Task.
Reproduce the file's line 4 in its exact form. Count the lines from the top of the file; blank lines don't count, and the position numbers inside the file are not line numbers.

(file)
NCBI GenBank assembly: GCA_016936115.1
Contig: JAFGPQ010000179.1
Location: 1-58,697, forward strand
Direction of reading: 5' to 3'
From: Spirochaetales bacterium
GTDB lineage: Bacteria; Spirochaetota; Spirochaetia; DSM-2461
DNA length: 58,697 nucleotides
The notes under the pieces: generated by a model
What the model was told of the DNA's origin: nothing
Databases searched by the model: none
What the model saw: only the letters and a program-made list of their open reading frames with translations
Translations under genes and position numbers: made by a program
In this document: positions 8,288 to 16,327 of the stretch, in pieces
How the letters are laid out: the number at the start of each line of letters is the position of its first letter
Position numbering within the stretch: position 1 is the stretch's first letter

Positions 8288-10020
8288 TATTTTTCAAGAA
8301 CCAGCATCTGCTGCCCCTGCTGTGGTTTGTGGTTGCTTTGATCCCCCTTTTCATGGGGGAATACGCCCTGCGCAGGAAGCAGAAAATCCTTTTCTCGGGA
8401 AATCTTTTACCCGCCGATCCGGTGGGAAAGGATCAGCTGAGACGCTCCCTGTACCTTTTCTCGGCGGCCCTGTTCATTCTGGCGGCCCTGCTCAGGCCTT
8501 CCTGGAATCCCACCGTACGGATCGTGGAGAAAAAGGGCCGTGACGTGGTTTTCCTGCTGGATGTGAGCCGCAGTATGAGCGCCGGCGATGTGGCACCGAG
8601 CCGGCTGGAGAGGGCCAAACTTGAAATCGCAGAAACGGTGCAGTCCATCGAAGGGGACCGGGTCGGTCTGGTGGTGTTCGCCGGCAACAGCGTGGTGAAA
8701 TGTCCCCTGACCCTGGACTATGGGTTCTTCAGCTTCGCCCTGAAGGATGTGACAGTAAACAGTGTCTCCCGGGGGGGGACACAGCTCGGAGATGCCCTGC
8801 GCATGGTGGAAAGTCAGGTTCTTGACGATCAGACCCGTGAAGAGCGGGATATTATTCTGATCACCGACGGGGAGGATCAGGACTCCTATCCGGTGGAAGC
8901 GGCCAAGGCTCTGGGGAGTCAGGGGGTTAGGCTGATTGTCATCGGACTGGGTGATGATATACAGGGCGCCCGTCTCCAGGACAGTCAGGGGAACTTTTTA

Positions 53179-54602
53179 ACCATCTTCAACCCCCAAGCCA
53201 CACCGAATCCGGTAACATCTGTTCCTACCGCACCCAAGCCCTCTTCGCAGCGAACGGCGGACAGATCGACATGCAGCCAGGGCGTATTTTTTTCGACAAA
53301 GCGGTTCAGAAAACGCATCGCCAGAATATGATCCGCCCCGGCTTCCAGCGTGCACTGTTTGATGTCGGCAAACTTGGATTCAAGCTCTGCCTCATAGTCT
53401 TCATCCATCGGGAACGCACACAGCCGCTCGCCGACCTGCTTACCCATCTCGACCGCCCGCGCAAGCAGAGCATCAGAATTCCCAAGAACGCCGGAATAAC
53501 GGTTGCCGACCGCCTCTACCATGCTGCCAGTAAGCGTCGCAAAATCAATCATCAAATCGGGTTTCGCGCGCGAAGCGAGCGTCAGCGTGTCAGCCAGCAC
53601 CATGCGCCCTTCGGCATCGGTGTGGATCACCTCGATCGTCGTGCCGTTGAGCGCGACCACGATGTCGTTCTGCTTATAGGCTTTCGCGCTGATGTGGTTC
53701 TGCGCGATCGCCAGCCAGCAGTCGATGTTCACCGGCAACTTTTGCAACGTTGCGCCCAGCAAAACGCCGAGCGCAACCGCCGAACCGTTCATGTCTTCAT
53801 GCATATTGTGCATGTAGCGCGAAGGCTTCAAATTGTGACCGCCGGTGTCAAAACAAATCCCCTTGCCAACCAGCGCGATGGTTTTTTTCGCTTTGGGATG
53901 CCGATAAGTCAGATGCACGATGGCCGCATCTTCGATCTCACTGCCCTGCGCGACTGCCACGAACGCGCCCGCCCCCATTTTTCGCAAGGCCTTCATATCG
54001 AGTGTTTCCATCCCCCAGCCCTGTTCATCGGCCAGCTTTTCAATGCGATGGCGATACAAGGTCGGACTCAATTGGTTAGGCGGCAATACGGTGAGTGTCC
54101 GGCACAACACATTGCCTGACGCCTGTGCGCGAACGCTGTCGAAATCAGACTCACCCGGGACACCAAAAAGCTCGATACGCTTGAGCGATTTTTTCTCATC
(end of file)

Direction of reading: 5' to 3'